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A brief history of batteries

Batteries: Long History, Powerful Future

We tend to think of batteries as a common everyday item. Nevertheless, the concept of batteries - and their changing chemistries - has a fascinating history

By Dr. Benjamin Wilson (Aalto University, Finland)

You are probably reading this piece from a smartphone, tablet or laptop that features some of the most advanced components like a touch screen based on OLEDs or quantum dots, GHz speed CPU processors and multi-megapixel miniature camera, to name but a few. But what about the battery that is powering all this state-of-the-art machinery? Generally, most of us don’t consider the battery technology deployed in our devices except – perhaps – when running out of energy at a critical moment, for instance, when sharing an essential (?) social media update. And even then, it is usually to curse science, which is yet to invent the “everlasting” battery!  

Nevertheless, in parallel with many other technologies in widespread use today, even something as relatively straightforward as the powerpack in your multimedia devices is a cutting-edge technology that has evolved over one or two decades. Although it is true that currently used batteries chemistries – like Li-ion – are the product of over 50 years of continuous development, surprisingly, simple batteries have been discovered to have already been in use by the Parthians somewhere between 190 BCE to 224 CE. Furthermore, there is also circumstantial archaeological evidence in the form of Sumerian silver electroplated vases, found in what is now Southern Iraq, which suggests the first batteries could have been invented as early as 2500 BCE.

So, what were these early batteries like? How do they differ from what we are using today? Essentially, these Antiquarian power sources comprised of an iron rod wrapped in copper, immersed in an acidic electrolyte solution, like wine vinegar, and sealed in a clay pot. Modern testing of replica battery cells demonstrated that such a set-up produces an appreciable output of between 1.5 to 2 V, certainly enough to enable the decorative electroplating of metals found by archaeologists. A similar approach still finds its use today in schools across the globe in the form of the perennial teachers’ favourite: The Lemon (or Potato) Battery that uses two different metal electrodes and a fruit/vegetable of choice as a source of the conductive electrolyte.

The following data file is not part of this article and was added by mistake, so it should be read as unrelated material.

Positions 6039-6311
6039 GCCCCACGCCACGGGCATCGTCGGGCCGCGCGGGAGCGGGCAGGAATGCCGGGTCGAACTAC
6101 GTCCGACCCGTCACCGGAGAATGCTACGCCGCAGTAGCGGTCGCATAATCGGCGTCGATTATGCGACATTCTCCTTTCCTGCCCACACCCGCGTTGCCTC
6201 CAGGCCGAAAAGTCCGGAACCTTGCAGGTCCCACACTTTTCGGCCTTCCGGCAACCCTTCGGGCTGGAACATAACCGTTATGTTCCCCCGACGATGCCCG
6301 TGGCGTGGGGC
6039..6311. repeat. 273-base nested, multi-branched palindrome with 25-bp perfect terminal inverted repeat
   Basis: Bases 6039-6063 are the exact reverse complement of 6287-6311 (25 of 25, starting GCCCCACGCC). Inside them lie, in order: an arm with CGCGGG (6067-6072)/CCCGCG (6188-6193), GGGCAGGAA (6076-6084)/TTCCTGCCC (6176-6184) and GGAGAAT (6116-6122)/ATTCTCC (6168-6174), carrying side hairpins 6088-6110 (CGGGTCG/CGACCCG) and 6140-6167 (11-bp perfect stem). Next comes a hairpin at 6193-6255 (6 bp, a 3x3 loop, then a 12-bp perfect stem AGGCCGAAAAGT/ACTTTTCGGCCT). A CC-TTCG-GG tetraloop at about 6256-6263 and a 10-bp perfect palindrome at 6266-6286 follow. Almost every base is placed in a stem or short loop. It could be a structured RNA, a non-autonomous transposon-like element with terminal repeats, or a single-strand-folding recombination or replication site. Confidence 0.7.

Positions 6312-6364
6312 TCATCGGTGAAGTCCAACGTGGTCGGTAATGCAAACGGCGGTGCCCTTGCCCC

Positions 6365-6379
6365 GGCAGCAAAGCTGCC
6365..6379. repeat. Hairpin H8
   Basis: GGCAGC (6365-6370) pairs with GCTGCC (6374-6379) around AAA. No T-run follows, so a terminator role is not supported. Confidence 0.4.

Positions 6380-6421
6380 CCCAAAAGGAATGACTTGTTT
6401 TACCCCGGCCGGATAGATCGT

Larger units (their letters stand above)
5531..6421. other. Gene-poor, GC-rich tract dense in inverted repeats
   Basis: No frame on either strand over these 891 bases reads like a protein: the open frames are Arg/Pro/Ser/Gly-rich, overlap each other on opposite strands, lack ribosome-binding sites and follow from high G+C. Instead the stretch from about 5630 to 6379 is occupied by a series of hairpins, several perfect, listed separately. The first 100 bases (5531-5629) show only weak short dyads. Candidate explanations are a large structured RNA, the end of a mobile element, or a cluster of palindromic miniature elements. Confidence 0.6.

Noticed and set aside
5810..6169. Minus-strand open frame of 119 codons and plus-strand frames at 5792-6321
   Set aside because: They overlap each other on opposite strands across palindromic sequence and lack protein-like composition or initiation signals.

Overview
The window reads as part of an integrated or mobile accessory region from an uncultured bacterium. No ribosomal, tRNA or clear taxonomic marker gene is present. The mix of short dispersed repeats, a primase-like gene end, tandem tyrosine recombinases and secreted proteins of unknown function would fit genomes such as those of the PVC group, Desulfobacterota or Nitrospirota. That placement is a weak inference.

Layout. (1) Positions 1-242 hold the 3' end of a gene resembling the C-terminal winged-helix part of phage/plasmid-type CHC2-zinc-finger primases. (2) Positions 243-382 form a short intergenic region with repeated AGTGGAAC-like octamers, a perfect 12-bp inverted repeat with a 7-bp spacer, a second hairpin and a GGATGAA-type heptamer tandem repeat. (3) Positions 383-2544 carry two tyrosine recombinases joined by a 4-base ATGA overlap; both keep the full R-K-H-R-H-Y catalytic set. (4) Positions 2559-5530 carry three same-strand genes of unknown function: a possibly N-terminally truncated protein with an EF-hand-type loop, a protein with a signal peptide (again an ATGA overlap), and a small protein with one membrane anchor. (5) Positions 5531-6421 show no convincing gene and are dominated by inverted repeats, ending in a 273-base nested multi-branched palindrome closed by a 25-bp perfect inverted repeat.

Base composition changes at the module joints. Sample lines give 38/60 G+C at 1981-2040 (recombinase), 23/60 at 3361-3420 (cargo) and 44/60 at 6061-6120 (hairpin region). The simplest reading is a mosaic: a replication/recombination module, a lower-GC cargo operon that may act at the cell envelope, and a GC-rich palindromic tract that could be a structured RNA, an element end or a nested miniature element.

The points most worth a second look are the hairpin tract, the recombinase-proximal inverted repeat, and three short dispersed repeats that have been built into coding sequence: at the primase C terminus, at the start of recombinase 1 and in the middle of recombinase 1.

Make a Lemon Battery
When life gives you lemons, make a Lemon Battery! (Photo: J Bruso: CC 3.0:

After such an impressive start to the idea of batteries, it may come as somewhat of a surprise that it took nearly another 2000 years before the next breakthrough occurred, driven by the industrial revolution and the need for rapid, reliable communication via the telegraph. The three pioneers in this era were Italian, and their names are still synonymous with batteries and electricity even today: Luigi and Lucia Galvani (Galvanostat) and Alessandro Volta (Volts).

The Galvani spouses are most famous for their work with frogs. It was they who, in 1786, accidentally discovered that a combination of static electricity and ions within the nerves allowed a previously dissected frog’s legs to move by “Animal Electricity”! Although this phenomenon was of huge interest to the fledgling medical profession, Volta is the one who correctly identified that the source of the electricity came from two dissimilar metals getting in contact via a moist substance rather than the frog’s leg. He used this knowledge to create the first modern battery in 1800: the Volta Pile, formed of alternating silver and zinc plates separated by fabric or paper soaked in a salt solution.